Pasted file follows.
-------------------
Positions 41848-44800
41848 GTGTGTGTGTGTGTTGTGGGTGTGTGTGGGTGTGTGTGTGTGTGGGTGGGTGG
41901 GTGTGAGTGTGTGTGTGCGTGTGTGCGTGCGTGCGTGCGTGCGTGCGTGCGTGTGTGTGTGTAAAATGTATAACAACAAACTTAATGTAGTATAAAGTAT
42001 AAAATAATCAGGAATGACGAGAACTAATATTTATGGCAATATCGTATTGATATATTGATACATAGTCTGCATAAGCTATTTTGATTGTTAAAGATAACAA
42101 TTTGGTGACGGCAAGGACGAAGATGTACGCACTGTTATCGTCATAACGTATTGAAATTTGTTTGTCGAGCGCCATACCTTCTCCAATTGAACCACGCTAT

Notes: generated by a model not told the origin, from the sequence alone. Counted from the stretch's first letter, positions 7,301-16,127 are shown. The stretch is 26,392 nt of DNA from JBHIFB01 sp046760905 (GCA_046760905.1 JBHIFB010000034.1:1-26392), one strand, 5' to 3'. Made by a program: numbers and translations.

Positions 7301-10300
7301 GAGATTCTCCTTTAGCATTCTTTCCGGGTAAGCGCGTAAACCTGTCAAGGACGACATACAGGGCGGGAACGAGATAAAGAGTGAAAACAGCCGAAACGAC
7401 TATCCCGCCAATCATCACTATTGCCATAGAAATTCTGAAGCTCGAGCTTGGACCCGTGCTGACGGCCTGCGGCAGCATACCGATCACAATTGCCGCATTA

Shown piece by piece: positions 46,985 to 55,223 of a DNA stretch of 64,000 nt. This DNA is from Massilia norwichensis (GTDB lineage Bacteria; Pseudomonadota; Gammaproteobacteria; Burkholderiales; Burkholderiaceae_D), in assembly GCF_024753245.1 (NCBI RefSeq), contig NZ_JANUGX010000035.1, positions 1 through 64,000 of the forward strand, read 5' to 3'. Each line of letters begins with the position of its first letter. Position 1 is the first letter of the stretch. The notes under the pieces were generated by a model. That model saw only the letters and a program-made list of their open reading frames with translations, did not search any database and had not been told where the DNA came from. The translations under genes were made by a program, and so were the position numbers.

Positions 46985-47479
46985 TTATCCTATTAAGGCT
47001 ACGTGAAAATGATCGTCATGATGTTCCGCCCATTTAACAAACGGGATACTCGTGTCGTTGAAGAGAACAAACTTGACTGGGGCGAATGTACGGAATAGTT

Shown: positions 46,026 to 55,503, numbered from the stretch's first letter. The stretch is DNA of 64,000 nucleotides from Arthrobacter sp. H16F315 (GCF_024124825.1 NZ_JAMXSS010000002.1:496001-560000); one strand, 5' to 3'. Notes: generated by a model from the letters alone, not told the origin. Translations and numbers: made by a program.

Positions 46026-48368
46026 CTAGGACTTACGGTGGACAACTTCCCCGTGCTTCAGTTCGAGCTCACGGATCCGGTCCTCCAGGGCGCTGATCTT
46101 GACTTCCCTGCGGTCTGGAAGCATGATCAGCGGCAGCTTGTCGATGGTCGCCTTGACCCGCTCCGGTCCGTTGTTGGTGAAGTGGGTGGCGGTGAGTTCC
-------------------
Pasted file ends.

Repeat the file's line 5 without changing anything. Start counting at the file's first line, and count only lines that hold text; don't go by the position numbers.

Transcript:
42101 TTTGGTGACGGCAAGGACGAAGATGTACGCACTGTTATCGTCATAACGTATTGAAATTTGTTTGTCGAGCGCCATACCTTCTCCAATTGAACCACGCTAT